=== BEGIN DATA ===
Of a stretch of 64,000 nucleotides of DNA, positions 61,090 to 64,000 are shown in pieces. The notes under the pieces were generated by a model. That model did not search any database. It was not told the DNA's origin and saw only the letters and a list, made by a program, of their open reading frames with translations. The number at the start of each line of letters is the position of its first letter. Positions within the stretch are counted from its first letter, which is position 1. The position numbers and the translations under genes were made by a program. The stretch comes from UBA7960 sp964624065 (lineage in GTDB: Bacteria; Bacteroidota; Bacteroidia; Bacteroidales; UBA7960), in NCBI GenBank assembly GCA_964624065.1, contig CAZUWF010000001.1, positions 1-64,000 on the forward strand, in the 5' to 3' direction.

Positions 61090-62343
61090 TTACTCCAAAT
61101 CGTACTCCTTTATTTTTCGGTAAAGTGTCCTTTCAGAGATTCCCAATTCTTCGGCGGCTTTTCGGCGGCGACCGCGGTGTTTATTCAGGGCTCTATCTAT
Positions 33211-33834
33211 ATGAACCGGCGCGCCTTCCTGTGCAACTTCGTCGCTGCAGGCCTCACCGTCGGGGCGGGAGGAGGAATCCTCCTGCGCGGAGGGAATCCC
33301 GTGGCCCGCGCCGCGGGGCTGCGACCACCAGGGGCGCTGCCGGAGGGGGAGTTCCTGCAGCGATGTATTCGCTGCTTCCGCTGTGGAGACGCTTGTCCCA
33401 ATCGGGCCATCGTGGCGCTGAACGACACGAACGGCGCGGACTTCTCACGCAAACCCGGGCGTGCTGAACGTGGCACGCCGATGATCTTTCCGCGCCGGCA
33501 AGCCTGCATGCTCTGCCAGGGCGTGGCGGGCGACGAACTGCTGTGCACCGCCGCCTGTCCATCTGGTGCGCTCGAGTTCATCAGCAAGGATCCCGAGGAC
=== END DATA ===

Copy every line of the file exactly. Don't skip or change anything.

Of a stretch of 64,000 nucleotides of DNA, positions 61,090 to 64,000 are shown in pieces. The notes under the pieces were generated by a model. That model did not search any database. It was not told the DNA's origin and saw only the letters and a list, made by a program, of their open reading frames with translations. The number at the start of each line of letters is the position of its first letter. Positions within the stretch are counted from its first letter, which is position 1. The position numbers and the translations under genes were made by a program. The stretch comes from UBA7960 sp964624065 (lineage in GTDB: Bacteria; Bacteroidota; Bacteroidia; Bacteroidales; UBA7960), in NCBI GenBank assembly GCA_964624065.1, contig CAZUWF010000001.1, positions 1-64,000 on the forward strand, in the 5' to 3' direction.

Positions 61090-62343
61090 TTACTCCAAAT
61101 CGTACTCCTTTATTTTTCGGTAAAGTGTCCTTTCAGAGATTCCCAATTCTTCGGCGGCTTTTCGGCGGCGACCGCGGTGTTTATTCAGGGCTCTATCTAT
Positions 33211-33834
33211 ATGAACCGGCGCGCCTTCCTGTGCAACTTCGTCGCTGCAGGCCTCACCGTCGGGGCGGGAGGAGGAATCCTCCTGCGCGGAGGGAATCCC
33301 GTGGCCCGCGCCGCGGGGCTGCGACCACCAGGGGCGCTGCCGGAGGGGGAGTTCCTGCAGCGATGTATTCGCTGCTTCCGCTGTGGAGACGCTTGTCCCA
33401 ATCGGGCCATCGTGGCGCTGAACGACACGAACGGCGCGGACTTCTCACGCAAACCCGGGCGTGCTGAACGTGGCACGCCGATGATCTTTCCGCGCCGGCA
33501 AGCCTGCATGCTCTGCCAGGGCGTGGCGGGCGACGAACTGCTGTGCACCGCCGCCTGTCCATCTGGTGCGCTCGAGTTCATCAGCAAGGATCCCGAGGAC